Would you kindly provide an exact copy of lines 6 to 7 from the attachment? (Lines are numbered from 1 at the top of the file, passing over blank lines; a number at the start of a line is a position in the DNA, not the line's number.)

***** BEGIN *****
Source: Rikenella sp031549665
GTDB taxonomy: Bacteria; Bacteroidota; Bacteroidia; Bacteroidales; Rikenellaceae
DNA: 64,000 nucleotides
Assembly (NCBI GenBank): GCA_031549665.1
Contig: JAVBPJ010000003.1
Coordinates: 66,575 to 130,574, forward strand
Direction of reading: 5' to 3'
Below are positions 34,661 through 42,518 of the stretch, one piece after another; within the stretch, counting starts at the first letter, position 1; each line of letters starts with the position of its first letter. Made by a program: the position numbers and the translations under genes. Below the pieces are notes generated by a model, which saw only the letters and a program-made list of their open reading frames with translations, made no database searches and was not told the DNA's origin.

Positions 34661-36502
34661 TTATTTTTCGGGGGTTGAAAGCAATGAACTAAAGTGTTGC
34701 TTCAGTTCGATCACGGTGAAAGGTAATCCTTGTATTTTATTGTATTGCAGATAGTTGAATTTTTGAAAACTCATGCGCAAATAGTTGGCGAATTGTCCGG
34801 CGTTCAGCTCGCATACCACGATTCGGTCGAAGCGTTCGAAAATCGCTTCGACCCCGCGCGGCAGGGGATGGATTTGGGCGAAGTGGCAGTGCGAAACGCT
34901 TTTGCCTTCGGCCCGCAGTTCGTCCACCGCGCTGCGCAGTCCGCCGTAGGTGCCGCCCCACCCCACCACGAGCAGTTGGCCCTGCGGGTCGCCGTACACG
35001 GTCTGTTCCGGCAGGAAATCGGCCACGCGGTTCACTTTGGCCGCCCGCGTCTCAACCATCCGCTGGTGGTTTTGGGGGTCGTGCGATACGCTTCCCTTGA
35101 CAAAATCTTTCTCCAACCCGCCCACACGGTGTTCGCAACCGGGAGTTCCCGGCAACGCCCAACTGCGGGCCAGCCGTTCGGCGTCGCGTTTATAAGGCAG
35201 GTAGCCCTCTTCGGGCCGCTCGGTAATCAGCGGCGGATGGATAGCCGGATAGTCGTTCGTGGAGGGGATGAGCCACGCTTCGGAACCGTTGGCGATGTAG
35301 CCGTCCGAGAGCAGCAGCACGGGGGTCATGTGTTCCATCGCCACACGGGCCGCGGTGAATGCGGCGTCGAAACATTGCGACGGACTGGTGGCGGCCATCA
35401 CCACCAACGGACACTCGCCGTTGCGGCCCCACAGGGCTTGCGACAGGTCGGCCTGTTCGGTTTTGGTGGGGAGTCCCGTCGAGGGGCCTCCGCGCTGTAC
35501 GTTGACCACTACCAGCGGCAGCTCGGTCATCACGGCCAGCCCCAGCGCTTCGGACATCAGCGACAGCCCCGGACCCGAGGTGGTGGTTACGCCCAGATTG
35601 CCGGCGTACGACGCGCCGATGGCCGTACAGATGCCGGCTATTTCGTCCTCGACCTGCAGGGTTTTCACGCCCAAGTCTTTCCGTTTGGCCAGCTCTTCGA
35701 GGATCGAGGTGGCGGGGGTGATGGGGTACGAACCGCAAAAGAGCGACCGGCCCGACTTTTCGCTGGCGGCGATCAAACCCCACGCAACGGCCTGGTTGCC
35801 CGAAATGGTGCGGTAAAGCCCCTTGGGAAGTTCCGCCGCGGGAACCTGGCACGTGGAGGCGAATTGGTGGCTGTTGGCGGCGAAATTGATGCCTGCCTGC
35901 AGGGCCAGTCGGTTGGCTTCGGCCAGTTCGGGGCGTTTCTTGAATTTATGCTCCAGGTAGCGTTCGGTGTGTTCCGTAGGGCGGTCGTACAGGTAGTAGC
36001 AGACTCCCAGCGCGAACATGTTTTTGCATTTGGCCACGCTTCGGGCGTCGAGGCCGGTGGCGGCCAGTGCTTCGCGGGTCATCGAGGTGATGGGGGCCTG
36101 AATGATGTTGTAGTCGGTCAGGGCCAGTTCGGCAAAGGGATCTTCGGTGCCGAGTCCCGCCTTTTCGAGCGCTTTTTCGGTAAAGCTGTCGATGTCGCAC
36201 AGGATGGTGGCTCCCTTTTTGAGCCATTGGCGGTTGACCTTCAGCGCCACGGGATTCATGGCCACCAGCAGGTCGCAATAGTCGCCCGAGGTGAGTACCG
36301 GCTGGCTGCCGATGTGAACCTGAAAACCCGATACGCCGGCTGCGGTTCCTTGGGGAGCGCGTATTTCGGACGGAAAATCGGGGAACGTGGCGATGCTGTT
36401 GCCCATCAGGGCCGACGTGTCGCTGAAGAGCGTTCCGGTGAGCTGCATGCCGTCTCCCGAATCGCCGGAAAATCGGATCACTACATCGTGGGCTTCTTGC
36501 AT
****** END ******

Coordinates: 66,575 to 130,574, forward strand
Direction of reading: 5' to 3'